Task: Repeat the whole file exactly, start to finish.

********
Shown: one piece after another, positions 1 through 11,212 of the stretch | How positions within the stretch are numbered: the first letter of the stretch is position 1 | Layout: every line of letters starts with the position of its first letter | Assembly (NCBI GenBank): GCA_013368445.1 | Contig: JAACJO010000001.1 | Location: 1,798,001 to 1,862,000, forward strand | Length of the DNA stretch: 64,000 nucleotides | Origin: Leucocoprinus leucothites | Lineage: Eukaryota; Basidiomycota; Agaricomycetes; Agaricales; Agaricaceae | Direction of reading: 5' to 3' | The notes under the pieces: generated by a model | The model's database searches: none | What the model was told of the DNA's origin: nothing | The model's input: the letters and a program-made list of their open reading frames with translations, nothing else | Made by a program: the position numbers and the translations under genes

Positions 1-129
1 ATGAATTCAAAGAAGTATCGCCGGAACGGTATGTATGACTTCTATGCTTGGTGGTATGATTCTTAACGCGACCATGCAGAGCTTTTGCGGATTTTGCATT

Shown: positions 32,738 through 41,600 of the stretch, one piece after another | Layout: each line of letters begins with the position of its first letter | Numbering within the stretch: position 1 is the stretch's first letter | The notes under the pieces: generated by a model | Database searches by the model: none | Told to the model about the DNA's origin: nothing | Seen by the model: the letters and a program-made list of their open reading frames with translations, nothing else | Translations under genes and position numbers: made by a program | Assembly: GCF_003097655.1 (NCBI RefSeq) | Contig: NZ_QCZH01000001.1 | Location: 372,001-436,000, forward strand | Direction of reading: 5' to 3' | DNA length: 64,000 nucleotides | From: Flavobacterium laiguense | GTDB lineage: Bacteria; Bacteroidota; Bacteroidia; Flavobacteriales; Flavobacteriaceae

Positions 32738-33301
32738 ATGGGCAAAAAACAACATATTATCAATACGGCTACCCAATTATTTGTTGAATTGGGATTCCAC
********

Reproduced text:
Shown: one piece after another, positions 1 through 11,212 of the stretch | How positions within the stretch are numbered: the first letter of the stretch is position 1 | Layout: every line of letters starts with the position of its first letter | Assembly (NCBI GenBank): GCA_013368445.1 | Contig: JAACJO010000001.1 | Location: 1,798,001 to 1,862,000, forward strand | Length of the DNA stretch: 64,000 nucleotides | Origin: Leucocoprinus leucothites | Lineage: Eukaryota; Basidiomycota; Agaricomycetes; Agaricales; Agaricaceae | Direction of reading: 5' to 3' | The notes under the pieces: generated by a model | The model's database searches: none | What the model was told of the DNA's origin: nothing | The model's input: the letters and a program-made list of their open reading frames with translations, nothing else | Made by a program: the position numbers and the translations under genes

Positions 1-129
1 ATGAATTCAAAGAAGTATCGCCGGAACGGTATGTATGACTTCTATGCTTGGTGGTATGATTCTTAACGCGACCATGCAGAGCTTTTGCGGATTTTGCATT

Shown: positions 32,738 through 41,600 of the stretch, one piece after another | Layout: each line of letters begins with the position of its first letter | Numbering within the stretch: position 1 is the stretch's first letter | The notes under the pieces: generated by a model | Database searches by the model: none | Told to the model about the DNA's origin: nothing | Seen by the model: the letters and a program-made list of their open reading frames with translations, nothing else | Translations under genes and position numbers: made by a program | Assembly: GCF_003097655.1 (NCBI RefSeq) | Contig: NZ_QCZH01000001.1 | Location: 372,001-436,000, forward strand | Direction of reading: 5' to 3' | DNA length: 64,000 nucleotides | From: Flavobacterium laiguense | GTDB lineage: Bacteria; Bacteroidota; Bacteroidia; Flavobacteriales; Flavobacteriaceae

Positions 32738-33301
32738 ATGGGCAAAAAACAACATATTATCAATACGGCTACCCAATTATTTGTTGAATTGGGATTCCAC